Is there an issue? Unsure of the asset reporting, prior to year 2 filing, ABCs accountant decided along with an engineer to conduct a walk-through of ABC facility and discovered $300K was reported in year 2 was solely based on invoice amount of equipment purchase!

In year 2, ABC recorded costs worth $100K as below:

Companies like ABC have internal accounting system that report costs based on an input – often an invoice item that relates to equipment such as in this case. This does not replace human intervention required to consider complex engineering or associated costs. Additionally, in a busy shop floor, errors and omissions of such kind is not unusual.

The accountant decided the following actions:

• Use engineering assistance to review and identify all direct and indirect costs required to bring the equipment for operational and economical use;

• Ensure new added costs can be associated as a long term expense towards an asset;

• Collect engineering documentation that substantiated the new cost at $400K in year 2 and reversed the expenses (operational to capital) appropriately.

The action items resulted in increase of $50K in to the CCA balance for Year 2! Further this ensured accurate balance sheet reporting of assets.

Summary remarks:

• Capitalization process involves engineers and their input towards an important assertion: identifying associated costs that are essential for the asset to become economically useful;

• Based on your establishment, there are additional refundable tax credits. For example, if you are a Quebec establishment, an inclusion of $100K could mean refundable tax credits anywhere from $10K to $50K (depending on the geographical region of operation). There is a decrease in this valuation following Quebec June 2014 budget announcement, but the main concept is materially intact;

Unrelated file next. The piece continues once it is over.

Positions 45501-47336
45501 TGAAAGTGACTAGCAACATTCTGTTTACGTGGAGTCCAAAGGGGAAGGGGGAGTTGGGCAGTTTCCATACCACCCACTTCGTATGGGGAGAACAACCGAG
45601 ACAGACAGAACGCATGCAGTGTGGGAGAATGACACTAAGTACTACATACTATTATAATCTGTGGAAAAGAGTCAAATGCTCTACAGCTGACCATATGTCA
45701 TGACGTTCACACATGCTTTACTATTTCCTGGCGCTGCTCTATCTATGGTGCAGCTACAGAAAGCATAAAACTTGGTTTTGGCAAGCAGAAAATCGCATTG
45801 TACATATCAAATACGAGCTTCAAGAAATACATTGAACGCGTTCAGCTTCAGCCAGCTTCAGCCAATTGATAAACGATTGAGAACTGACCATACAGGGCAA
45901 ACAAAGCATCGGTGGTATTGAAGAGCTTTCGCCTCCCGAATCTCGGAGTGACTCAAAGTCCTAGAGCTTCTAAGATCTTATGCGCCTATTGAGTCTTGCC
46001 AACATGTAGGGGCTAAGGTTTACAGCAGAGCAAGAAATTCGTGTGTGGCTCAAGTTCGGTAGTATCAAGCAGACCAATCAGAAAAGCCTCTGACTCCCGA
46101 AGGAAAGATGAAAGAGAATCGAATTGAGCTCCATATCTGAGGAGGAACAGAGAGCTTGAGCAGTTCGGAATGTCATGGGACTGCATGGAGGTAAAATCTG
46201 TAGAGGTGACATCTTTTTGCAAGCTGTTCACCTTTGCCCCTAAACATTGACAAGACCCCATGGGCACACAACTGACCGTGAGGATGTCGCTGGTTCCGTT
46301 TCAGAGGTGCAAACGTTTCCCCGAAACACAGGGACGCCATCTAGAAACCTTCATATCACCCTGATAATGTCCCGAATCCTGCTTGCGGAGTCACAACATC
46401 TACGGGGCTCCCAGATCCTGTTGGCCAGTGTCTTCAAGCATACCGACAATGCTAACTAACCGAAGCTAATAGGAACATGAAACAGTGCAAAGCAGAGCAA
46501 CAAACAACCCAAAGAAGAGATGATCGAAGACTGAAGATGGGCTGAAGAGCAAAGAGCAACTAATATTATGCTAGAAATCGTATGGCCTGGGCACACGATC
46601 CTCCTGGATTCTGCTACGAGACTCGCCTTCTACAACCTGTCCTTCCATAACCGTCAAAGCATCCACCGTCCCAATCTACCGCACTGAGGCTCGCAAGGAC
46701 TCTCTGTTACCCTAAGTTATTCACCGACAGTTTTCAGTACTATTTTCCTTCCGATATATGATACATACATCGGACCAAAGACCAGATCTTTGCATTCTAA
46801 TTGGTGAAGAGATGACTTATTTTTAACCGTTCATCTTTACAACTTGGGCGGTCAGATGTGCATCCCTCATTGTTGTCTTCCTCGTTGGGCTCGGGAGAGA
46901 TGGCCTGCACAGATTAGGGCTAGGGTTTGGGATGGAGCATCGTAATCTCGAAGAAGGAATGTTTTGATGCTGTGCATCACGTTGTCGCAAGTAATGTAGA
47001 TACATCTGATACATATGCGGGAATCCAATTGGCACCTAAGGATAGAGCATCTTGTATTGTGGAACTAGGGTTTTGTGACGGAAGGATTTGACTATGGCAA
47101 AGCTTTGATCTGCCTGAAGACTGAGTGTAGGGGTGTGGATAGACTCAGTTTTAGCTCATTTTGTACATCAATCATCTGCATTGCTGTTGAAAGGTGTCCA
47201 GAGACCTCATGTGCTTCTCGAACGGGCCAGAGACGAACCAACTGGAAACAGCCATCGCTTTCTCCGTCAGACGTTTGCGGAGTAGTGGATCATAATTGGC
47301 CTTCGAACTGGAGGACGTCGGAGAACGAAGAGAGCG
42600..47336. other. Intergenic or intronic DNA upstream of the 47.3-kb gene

• If you are eligible to receive tax credits, the asset purchased has to be new and considered to be “qualified new property” as per Federal Income Tax Act. However, if you purchased an old or a refurbished asset, it can be considered for refundable tax credits as long as its new purpose is distinctly different from the original old asset. Otherwise, your capitalization process will be based on the fair market value of acquisition and addition of all costs required to make the asset useful.

An interesting outcome can be SR&ED process and additional tax credits. If so, your asset capitalization has to consider careful cost segregation, and even potential recapture. This analysis can be involved.